LCC/Moose '20 Contest 4 J5 - CCO

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Points: 7 (partial)
Time limit: 1.0s
Memory limit: 64M

Problem type

Andy managed to qualify for the CCO once again! That is, the Canadian Chemistry Olympiad (imagine doing chemistry LUL).

The CCO is comprised of two parts, a written examination where participants are expected to tackle grueling theoretical problems, as well as a practical component for which demonstrating lab prowess is necessary for a better final result.

Andy's theoretical knowledge is unrivaled. Unfortunately, his practical skills are not.

Aspiring to qualify for the even more prestigious IChO, Andy has decided to polish up his fundamentals. Specifically, his ability to mix solutions together.

He has put together an assortment of N different solutions. Each is composed of 2 chemicals, the i^{th} solution is a mixture of a_i \text{ mL} of chemical A and b_i \text{ mL} of chemical B. As well, each solution comes with a cost of production c_i.

Using any combination of his mixtures, Andy would like to create a solution in which the amounts of chemical A and B are in the ratio X : Y. Each of the N solutions can only be used once. For all possible solutions with this ratio, he would like the one with the least total cost. Can you help Andy come up with the optimal solution?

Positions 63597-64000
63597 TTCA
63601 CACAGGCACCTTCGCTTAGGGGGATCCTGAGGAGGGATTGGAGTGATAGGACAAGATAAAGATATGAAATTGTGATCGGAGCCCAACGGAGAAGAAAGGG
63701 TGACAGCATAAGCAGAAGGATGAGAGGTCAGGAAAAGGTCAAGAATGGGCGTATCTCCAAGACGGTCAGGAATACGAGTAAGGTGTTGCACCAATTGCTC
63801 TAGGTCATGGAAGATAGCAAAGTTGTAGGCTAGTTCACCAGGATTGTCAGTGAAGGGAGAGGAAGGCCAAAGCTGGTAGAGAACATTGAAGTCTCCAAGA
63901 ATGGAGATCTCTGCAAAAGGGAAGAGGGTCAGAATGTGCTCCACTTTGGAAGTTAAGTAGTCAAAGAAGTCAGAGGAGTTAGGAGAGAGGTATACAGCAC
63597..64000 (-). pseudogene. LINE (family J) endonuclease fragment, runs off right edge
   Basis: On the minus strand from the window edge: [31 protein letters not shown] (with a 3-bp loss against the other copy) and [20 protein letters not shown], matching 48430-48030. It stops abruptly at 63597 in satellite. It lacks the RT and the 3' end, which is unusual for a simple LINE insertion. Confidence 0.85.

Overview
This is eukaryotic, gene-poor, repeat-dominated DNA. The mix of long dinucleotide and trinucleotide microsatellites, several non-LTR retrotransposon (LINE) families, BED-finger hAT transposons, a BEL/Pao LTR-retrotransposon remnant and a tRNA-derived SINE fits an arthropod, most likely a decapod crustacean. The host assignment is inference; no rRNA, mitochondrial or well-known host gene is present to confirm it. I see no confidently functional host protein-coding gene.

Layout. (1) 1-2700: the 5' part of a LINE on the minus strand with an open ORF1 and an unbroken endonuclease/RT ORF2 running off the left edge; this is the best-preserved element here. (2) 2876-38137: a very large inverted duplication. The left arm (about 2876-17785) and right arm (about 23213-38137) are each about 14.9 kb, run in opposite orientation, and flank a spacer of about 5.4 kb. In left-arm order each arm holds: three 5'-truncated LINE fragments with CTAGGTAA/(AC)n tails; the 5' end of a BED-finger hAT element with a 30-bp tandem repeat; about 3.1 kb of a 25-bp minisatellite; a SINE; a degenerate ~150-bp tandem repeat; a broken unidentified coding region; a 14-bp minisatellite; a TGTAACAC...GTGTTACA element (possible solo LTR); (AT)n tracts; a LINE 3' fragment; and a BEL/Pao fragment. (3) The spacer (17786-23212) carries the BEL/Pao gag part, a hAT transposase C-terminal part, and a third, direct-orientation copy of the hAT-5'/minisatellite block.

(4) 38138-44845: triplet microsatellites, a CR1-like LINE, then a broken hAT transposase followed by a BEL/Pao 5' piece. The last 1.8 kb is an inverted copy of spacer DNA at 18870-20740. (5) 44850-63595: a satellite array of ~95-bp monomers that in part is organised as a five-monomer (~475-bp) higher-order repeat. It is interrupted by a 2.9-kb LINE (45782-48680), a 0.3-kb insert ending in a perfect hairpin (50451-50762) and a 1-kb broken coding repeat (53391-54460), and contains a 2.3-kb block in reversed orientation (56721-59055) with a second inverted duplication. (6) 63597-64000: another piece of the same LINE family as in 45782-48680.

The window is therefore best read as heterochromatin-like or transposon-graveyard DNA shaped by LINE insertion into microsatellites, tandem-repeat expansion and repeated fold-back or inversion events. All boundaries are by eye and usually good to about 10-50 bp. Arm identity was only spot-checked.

Notice that sometimes Andy sets himself up for failure. In the case that making a solution with such a ratio is impossible, output -1.

Input Specification

The first line contains three integers N (1 \le N \le 100), X and Y (1 \le X,Y \le 10^3),\ \gcd(X, Y) = 1.

The next N lines will each contain three integers a_i,\ b_i,\ c_i (1 \le a_i, b_i \le 10^3),\ (1 \le c_i \le 10^6).

Output Specification

Output one integer, the minimum cost to make a solution with a ratio of X : Y, or -1 if it is not possible.


Subtask 1 [10%]

N \le 20

Subtask 2 [90%]

No further constraints.

Sample Input 1

3 1 1
1 1 10
1 2 2
2 1 3

Sample Output 1


Sample Explanation 1

It is optimal to use the second and third mixtures to yield a solution with 3\text{ mL} of solution A and 3\text{ mL} of solution B, resulting in a ratio of 1:1.

Sample Input 2

1 4 3
3 4 100000

Sample Output 2



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